• Brachytherapy using a new device called MammoSite RTS – used in the FORUM trial
  • Electronic brachytherapy (eBx)

Combining chemotherapy and radiotherapy

In some types of cancer, chemotherapy can make the cancer cells more sensitive to radiotherapy and make the treatment work better. So doctors are looking at combining chemotherapy and radiotherapy. For example, there is a trial looking at giving temozolomide chemotherapy during or after radiotherapy. This is to see if it is better than radiotherapy alone for people with a type of brain tumour called anaplastic glioma.

Radiotherapy and biological therapies

Biological therapies are drugs developed from natural body substances or chemicals that change the way particular body processes work. 

Recent research has found that the biological therapy cetuximab (Erbitux) can be used for quickly growing head and neck cancers alongside radiotherapy instead of chemotherapy. 

Some studies are trying to find out whether biological therapies can help radiotherapy to work better for other types of cancer.

Radiolabelled monoclonal antibodies

A lot of research is looking into using monoclonal antibodies (MABs) to treat cancer. MABs are proteins that are made in the laboratory. They are designed to recognise abnormal proteins on the outside of cancer cells and stick to them so that cells from the immune system can find and kill them. 

Zevalin is a monoclonal antibody attached to a molecule of radioactive yttrium (pronounced it-ree-um) also known as Y-90. Zevalin is now licensed in the UK to treat follicular B cell lymphoma. But the SMC (Scottish Medicines Consortium) has decided not to approve this treatment on the NHS in Scotland. 

The FIZZ trial recently found that Zevalin works well as a first treatment for follicular lymphoma.

Radiotherapy or hormone therapy

A trial is looking at radiotherapy and hormone therapy after surgery for early prostate cancer. One of the aims of the trial is to find out whether men need radiotherapy after they have had surgery to remove the prostate gland. It is also looking at whether hormone therapy is as good at preventing the cancer from coming back.

Radiotherapy for cancer that has spread to the bone

Doctors are trying to find better treatments for cancers that have spread to the bone. Radiotherapy liquids given as a drink or injection find their way into the bloodstream and can target the cancer cells in the bone. 

Researchers found that the radioactive injection radium 223 (called Xofigo or Alpharadin) can help some men with advanced prostate cancer to live a few months longer than current internal radiotherapy treatments. It also seemed to cause very few side effects.

Another trial looked at whether a second course of external beam radiotherapy could help reduce pain caused by cancer that had spread to the bone. Researchers found that the bone pain responded in around half the people who were treated and followed up. They also found that a lower dose of radiotherapy in a single session was as good as a higher dose in 5 sessions.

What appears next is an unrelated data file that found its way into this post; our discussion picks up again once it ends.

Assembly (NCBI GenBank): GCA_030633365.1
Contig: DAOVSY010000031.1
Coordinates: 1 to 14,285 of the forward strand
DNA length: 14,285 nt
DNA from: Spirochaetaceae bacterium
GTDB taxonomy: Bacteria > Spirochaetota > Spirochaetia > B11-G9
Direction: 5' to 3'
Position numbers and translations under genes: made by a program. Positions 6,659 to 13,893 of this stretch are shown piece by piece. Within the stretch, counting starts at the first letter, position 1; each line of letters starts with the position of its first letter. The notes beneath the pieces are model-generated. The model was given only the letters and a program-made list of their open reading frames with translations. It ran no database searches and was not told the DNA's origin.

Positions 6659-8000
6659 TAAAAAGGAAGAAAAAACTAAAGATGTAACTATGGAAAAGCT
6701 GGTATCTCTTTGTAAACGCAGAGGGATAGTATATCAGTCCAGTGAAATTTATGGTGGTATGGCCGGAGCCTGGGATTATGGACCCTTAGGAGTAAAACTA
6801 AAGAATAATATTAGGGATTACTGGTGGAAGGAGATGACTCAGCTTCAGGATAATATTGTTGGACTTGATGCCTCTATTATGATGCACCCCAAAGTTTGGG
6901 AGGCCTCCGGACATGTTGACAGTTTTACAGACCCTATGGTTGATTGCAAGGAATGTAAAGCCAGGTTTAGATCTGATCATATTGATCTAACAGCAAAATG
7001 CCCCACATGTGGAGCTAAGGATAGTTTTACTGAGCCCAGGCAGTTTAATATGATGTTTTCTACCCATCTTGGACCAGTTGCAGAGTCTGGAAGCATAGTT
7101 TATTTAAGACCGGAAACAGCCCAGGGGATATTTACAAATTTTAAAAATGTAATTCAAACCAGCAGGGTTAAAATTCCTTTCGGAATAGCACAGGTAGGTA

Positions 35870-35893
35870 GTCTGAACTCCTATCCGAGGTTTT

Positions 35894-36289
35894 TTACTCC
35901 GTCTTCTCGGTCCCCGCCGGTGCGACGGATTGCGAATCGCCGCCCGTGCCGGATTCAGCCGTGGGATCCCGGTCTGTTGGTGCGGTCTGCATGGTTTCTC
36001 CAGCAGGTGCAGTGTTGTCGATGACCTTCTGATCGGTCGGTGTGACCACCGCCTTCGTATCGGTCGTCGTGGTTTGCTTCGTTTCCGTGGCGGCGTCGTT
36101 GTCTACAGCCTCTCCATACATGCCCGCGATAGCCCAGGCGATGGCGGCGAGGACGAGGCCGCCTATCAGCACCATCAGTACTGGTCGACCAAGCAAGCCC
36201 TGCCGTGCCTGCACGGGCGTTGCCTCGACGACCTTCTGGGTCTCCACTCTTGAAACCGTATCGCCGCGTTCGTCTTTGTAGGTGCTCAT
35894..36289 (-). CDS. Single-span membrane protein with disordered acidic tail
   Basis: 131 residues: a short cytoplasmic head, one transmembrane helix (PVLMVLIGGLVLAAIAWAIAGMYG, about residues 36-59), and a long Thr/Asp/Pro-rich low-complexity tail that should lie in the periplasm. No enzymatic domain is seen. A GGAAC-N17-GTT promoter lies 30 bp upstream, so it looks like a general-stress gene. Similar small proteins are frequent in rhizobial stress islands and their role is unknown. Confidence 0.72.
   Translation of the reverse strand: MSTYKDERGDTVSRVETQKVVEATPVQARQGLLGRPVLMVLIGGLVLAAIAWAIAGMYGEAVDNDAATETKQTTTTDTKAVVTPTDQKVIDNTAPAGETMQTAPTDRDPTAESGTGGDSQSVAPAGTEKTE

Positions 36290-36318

Giving radiotherapy with oxygen

Doctors have known for over 50 years that getting oxygen into cells can help radiotherapy work better. Oxygen makes cells 2 to 3 times more sensitive to radiotherapy. But cancer cells often have low levels of oxygen. 

The BCON trial reported in 2011. It tried 2 different ways of boosting oxygen levels in the cancer cells before radiotherapy for people with bladder cancer. The researchers found that boosting oxygen levels by taking nicotinamide tablets and wearing a breathing mask for a few minutes before and during each radiotherapy treatment helped people to live longer.

Reducing bowel problems after radiotherapy

After radiotherapy to the pelvic area, some people have long term side effects including frequent bowel movements, diarrhoea, pain, and bleeding from the bowel. 

Researchers wanted to find out if specific tests and treatments helped these bowel problems and improved patient's quality of life. 

They found that following set steps (an algorithm) did help people who had side effects from radiotherapy to the pelvic area. People who had the most improvement had seen a specialist doctor (gastroenterologist) or specialist nurse, rather than use a self help booklet.

Another trial recently reported that using a high pressure oxygen treatment called hyberbaric oxygen (HBO) therapy helped to relieve the long term side effects of radiotherapy to the pelvic area. This trial was for people who had treatment for bladder, bowel, cervical, ovarian, prostate, testicular and womb cancers.

Helping with skin side effects

Radiotherapy can make the skin go dry, red, itchy and sore in the treatment area. Doctors are looking for ways to lessen this effect but are not sure what is best. 

A small trial has looked at a cream for skin reactions caused by radiotherapy to the breast. The trial team found that a steroid cream called mometasone furoate helped to reduce skin reactions to the breast and chest wall, and improved quality of life, compared to a non steroid cream.

Last reviewed: 
17 Feb 2019